Hirenaga Orange Ogon Koi For Sale
Hirenaga Orange Ogon Koi, there are so many names for this variety — hirenaga (“long fin”), onaga (“long tail”), tenaga (“long arm”) and hagoromo (“celestial robe of an angel”) are just a few. I like to use Hirenaga, because it is the most commonly used.
Unfortunately, Hirenaga did not gain much popularity in Japan. Instead, it became very popular overseas. In the United States, for example, there are Hirenaga divisions at koi shows, while there are none in Japan. I believe this stems from the different aesthetic senses of each culture. Because their fins are long, they are easy to split or tear. Personally, I think this imperfection might have bothered the Japanese eye.
However, I must admit that Hirenaga have made a very big contribution to the koi world. Because Hirenaga blood can be introduced to any variety, it literally doubles the varieties of Japanese koi.
Appreciation of Hirenaga is very simple. Though the long fin is its main characteristic, the shape and beauty of the fin is the most important part. After this has been identified, we can check the koi according to the standards of each variety.
When you look at the fins, ideally they should be long and symmetrical with no tears. Take a look at the examples in the pictures. Due to the high difficulty of breeding ideal, long fins, it should not be criticized too much. But I believe these examples should give you an idea of what to look for. After checking the shape of fins, the standards of each variety need to be checked. For example, koi A is a Tancho Sanke. So, we need to examine the shape of the circle on its head. The quality and location of the sumi are important in the Sanke variety.
Although Hirenaga are not popular in Japan, there are two excellent breeders in Niigata. If you consider the fact that more than 80 percent of Japanese Koi are exported, it seems natural that some breeders want to breed quality Hirenaga.
Koi Care Guide – Six things to know about your koi
- Experience Level: Intermediate
- Size: Koi grow up to 36 inches (91 cm) long
- Lifespan: They can live for more than 50 years and thrive in a wide range of water temperatures
- Temperament: They are generally peaceful but may pick on slower fish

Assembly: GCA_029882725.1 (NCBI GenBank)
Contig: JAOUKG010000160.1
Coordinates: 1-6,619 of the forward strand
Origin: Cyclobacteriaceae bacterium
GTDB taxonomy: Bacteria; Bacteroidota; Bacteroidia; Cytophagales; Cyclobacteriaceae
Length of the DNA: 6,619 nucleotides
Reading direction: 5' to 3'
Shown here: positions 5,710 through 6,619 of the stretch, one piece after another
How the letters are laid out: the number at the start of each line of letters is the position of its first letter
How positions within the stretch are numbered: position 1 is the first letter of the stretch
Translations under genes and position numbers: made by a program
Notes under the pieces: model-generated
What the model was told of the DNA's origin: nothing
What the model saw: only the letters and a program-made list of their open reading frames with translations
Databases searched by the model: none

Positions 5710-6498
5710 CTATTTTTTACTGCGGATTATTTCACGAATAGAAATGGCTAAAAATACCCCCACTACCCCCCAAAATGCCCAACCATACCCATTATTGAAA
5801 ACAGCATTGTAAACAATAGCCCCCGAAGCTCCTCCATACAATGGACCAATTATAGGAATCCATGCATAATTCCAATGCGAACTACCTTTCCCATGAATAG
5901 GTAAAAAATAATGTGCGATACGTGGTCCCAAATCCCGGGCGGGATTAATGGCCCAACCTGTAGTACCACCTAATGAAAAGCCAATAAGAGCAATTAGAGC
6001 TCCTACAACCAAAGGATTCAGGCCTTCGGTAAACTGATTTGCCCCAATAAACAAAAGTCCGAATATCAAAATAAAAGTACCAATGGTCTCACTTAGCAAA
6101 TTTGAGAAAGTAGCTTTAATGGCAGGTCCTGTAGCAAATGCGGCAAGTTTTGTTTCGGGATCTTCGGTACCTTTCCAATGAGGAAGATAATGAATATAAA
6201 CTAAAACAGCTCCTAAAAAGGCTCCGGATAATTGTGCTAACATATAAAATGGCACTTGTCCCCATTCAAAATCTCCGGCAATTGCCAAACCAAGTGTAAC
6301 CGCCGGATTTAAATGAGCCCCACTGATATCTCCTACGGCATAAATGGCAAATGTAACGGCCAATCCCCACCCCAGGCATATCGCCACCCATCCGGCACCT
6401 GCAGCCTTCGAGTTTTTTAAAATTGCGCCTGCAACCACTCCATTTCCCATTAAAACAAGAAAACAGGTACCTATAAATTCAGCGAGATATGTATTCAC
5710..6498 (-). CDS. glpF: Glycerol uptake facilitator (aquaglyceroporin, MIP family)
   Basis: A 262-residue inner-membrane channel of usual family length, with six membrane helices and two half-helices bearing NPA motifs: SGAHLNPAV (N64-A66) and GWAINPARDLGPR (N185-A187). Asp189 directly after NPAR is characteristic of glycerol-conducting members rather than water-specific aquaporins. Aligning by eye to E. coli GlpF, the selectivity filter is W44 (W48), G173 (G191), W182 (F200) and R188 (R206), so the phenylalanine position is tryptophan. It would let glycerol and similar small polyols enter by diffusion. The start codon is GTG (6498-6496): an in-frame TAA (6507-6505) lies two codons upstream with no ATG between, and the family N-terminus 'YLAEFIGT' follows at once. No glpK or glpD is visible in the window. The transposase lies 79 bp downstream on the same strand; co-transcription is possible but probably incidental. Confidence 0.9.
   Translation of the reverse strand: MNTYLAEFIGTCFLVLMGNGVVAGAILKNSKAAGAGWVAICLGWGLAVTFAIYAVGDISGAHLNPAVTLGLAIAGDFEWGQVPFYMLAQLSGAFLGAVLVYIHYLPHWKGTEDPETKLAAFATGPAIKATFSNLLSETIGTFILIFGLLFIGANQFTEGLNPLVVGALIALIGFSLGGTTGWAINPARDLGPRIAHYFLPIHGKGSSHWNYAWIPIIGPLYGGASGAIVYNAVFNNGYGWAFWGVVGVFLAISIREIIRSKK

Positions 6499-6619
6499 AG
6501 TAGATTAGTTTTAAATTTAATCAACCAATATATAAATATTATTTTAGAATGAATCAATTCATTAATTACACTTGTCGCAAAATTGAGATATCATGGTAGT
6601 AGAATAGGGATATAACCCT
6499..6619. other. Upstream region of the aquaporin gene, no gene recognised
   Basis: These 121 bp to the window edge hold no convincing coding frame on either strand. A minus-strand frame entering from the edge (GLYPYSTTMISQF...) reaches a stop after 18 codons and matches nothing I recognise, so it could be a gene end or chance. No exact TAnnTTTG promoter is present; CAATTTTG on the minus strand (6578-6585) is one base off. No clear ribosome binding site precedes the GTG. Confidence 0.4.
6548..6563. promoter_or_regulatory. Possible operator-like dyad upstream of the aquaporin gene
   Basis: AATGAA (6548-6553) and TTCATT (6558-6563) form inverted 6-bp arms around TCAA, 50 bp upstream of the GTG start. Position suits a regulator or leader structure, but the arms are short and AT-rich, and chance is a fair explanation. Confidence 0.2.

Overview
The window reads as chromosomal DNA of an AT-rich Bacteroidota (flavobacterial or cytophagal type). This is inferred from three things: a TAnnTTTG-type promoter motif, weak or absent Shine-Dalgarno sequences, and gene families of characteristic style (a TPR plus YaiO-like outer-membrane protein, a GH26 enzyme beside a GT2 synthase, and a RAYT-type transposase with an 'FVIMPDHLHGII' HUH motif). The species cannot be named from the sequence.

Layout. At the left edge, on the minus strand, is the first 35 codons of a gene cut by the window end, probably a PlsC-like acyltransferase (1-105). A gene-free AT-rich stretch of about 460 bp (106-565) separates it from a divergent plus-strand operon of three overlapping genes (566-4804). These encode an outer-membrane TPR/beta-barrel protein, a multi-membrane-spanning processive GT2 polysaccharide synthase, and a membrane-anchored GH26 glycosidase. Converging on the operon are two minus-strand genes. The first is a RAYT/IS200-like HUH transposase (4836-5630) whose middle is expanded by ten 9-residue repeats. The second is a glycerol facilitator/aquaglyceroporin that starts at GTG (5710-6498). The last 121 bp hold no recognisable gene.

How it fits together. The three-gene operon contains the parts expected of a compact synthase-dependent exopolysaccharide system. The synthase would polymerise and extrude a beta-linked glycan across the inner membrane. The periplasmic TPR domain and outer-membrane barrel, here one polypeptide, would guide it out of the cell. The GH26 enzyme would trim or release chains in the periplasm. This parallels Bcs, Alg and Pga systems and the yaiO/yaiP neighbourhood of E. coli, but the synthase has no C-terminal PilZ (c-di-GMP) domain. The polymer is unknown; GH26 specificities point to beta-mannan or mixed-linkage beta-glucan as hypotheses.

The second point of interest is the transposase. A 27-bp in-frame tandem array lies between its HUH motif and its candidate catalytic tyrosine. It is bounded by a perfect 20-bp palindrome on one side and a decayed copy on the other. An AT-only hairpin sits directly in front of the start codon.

- Origin: They’re a type of carp native to Japan
- Did You Know: Koi can learn to recognize and take food from their pet parents
How do I set up my koi’s aquarium?
- Koi grow quickly and get very large. Keep mature koi in an outdoor pond of at least 3 feet deep, with at least 50 gallons of water per fish.
- Young koi can be kept indoors in an aquarium of at least 29 gallons.
- Put the aquarium in a quiet area out of direct sunlight and drafts.
- Cover the aquarium with a hood to reduce evaporation and splashing and to keep fish from leaping out.
- To transfer new koi to the aquarium, float them in the water inside their bag for about 10 minutes so they can acclimate to the new water temperature.
- If you’re introducing koi to an existing school in an aquarium or pond, quarantine the new fish in a separate body of water for 2 to 4 weeks to be sure they are healthy.
- On moving day, use a net to transfer the koi so old water doesn’t mingle with new water.
- Whether they live indoors or outdoors, add no more than 3 new koi at a time.
Heat & light
Outdoor koi are hardy and will hibernate under ice in winter as long as their pond is deep enough to not freeze completely. (They won’t survive in solid ice.)
Your koi’s pond should be partially shaded.
Indoor koi prefer water between 65 and 75 degrees Fahrenheit.
Install a light inside an indoor aquarium to illuminate it for 8 to 12 hours a day.
Koi are pretty temperature-resistant— they can even hibernate under ice in winter. Just be sure your pond is at least three feet deep— otherwise, it could freeze solid, and koi aren’t that tough. When they live indoors, koi prefer cool water—between 65 and 75 degrees F (18 to 24 C).
How do I keep my koi healthy?
If your outdoor koi don’t seem to be eating in the winter, don’t worry; it’s normal for them to stop eating at temperatures below 40 F. Be sure to contact a veterinarian if you notice any of these symptoms:
- Unusual swimming pattern
- Thinness or decreased appetite
- Abdominal swelling
- Inflamed or discolored skin or fins
- Fins clamped to sides of body
- Scraping body on rocks (flashing)
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